Frontier markets down? Blame the index

The famous Sri Lankan budget taxi, a three wheeler, drives through traffic in Colombo
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Frontier markets tumbled this year, but don't point the finger at the usual suspects, such as weak currencies or oil, investors said. Instead, blame the benchmark index.

Although frontier markets have long been billed as plays on domestic economic growth that is uncorrelated to global markets, they've tracked sharp declines in emerging markets amid huge fund outflows this year. The benchmark MSCI Frontier Market index is down about 18.2 percent year-to-date, in line with the MSCI Emerging Market index's 16.4 percent drop over the same period.

Frontier markets - those not yet big enough to qualify as emerging - are meant to offer the same opportunity for growth that emerging markets such as China, India and Brazil presented 20 years ago. Economic growth there can be rapid. For example, Vietnam reported last week that its economy grew 6.68 percent in 2015.

But frontier countries often have a lot of political risk; can often be vulnerable to commodity prices, cultural and environmental issues; and typically have very thin capital markets.

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There are 24 countries included in the MSCI Frontier Markets index, ranging from Argentina (a former emerging market) and Nigeria to Kuwait and Kazakhstan. And it's precisely the makeup of the index that's causing it to perform so badly, analysts said.

"Index providers take the biggest, most liquid stocks, mostly financials," said Thomas Hugger, CEO of Asia Frontier Capital, which manages the $15 million AFC Asia Frontier Fund.

In frontier markets, "the big story is the consumer. Consumer stocks are normally small," he said, noting that not only are they not well featured in the index, another particularly important frontier segment - infrastructure - is also absent.

The MSCI Frontier Market index is nearly 54 percent weighted toward financials, with almost 10 percent in the hard-hit energy sector. Consumer discretionary stocks make up less than half a percent.

MSCI declined to directly comment on how well its index represents frontier markets' economies. Many frontier market shares may be excluded by the MSCI methodology, which imposes restrictions including minimum free-float requirements and a minimum proportion of shares still available to foreign investors. MSCI also has the MSCI Frontier Markets 100 index, which is used as the basis for at least one exchange-traded fund (ETF), the MSCI Frontier 100 Index Fund. That index includes the 100 largest components of the "parent" index and is also down around 17 percent this year.

AFC's fund outperformed the index, but was still down 2.1 percent in the January-November period; Hugger said December's performance was likely to be positive.

That fund isn't the only one looking for stock picks outside the benchmark indexes.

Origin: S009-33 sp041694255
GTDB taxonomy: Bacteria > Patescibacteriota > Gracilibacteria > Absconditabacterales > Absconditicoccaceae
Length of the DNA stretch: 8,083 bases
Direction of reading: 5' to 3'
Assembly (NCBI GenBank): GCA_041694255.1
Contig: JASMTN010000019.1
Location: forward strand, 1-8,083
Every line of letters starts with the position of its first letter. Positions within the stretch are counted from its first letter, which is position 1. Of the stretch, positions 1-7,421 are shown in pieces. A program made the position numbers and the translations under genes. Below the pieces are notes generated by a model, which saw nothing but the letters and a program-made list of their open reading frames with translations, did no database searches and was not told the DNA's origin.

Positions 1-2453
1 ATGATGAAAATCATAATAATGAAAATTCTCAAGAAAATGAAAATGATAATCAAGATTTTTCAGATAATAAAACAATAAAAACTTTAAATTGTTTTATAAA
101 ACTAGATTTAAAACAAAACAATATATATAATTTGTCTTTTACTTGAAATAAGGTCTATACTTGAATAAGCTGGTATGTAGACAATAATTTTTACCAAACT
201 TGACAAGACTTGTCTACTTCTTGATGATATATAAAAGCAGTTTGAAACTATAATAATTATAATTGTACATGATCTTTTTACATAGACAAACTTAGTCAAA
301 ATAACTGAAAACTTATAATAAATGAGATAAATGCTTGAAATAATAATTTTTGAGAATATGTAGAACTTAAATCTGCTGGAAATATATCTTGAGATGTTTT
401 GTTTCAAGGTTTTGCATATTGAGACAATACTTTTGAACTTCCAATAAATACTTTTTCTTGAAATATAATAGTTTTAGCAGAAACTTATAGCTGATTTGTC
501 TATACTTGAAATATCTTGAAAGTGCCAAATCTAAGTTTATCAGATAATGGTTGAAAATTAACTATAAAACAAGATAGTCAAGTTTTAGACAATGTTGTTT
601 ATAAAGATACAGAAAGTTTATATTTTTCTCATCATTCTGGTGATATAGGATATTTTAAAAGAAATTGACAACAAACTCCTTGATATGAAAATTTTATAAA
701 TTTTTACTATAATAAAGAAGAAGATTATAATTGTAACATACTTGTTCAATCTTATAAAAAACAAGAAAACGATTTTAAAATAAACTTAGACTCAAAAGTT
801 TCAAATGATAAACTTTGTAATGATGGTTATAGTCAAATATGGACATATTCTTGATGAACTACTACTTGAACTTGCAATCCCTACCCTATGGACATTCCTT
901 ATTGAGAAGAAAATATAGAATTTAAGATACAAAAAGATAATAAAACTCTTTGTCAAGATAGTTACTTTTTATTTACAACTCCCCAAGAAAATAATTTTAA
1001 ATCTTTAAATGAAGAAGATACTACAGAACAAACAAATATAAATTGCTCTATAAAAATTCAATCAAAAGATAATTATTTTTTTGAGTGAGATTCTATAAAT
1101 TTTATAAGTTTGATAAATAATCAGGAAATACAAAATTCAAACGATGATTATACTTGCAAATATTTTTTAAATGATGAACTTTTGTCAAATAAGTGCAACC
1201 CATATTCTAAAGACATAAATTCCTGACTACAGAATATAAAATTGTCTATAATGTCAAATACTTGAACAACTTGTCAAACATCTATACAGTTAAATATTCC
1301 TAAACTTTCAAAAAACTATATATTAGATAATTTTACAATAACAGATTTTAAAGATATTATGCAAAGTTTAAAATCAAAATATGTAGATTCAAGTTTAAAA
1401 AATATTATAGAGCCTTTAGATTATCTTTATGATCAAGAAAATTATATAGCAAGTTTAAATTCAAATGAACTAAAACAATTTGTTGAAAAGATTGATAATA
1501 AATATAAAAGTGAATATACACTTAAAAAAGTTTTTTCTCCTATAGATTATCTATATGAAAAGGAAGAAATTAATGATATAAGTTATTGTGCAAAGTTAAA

"You have to look at frontier markets as an opportunity set to pick the right countries and the right stocks, rather than saying 'will the frontier markets index be up or down?'," said Dominic Bokor-Ingram, co-manager of the Charlemagne Magna New Frontiers fund, which has about 12 million euros ($13.2 million) under management.

The Charlemagne fund totted up a nearly 4 percent return from the beginning of the year through December 17, according to data from Morningstar, making it among the best-performing of the frontier-market funds domiciled in Europe, Asia and Africa. Morningstar doesn't have a frontier category for U.S.-based funds.

Bokor-Ingram said 80 percent of his fund's picks weren't in the MSCI index.

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"We're very focused on domestic growth," he said, noting his fund's biggest overweight was in healthcare, a segment which has a weighting of about 3 percent in the MSCI Frontier Markets index.

"Most of these countries' government-funded healthcare is poor or non-existent. When countries reach a certain wealth level, one of the first things they spend on is healthcare," Bokor-Ingram said.

There's another big factor weighing on frontier markets this year: the plunge in energy and commodity prices. Oil is down as much as 30 percent this year, while among other commodities, iron ore is off as much as 40 percent.

Both Hugger and Bokor-Ingram said their funds largely avoided plays on those sectors.

"We have hardly any investments in commodity or energy stocks," AFC's Hugger said, noting that his fund's country allocation was tilted toward countries such as Sri Lanka and Pakistan, which, as oil importers, benefit from lower energy prices. "Asia frontier markets in general should have a positive impact" from lower energy prices, he said.

Bokor-Ingram's fund is also avoiding energy plays.

"We pretty much don't invest in commodity companies. We're looking to take advantage of economic growth in the local market rather than being a warrant on China," he said.

He added that while about 7 percent of his fund is invested in Kuwait, he's avoiding oil-exporter Nigeria. The fund manager expects the oil rout will eventually force Nigeria to devalue its currency and once that's modeled in to the fund's estimates, stocks there don't appear attractively valued , he explained.

Additionally, he noted that Nigeria's economic growth was slower than its population growth, suggesting a net contraction of the economy. The World Bank estimated Nigeria's population growth rate at 2.7 percent in 2014, while the country's economic growth slowed to around 2.8 percent in the third quarter.

The MSCI Frontier Markets index is weighted 22 percent toward Kuwait and nearly 14 percent toward Nigeria.

- Andrew Osterland contributed to this article.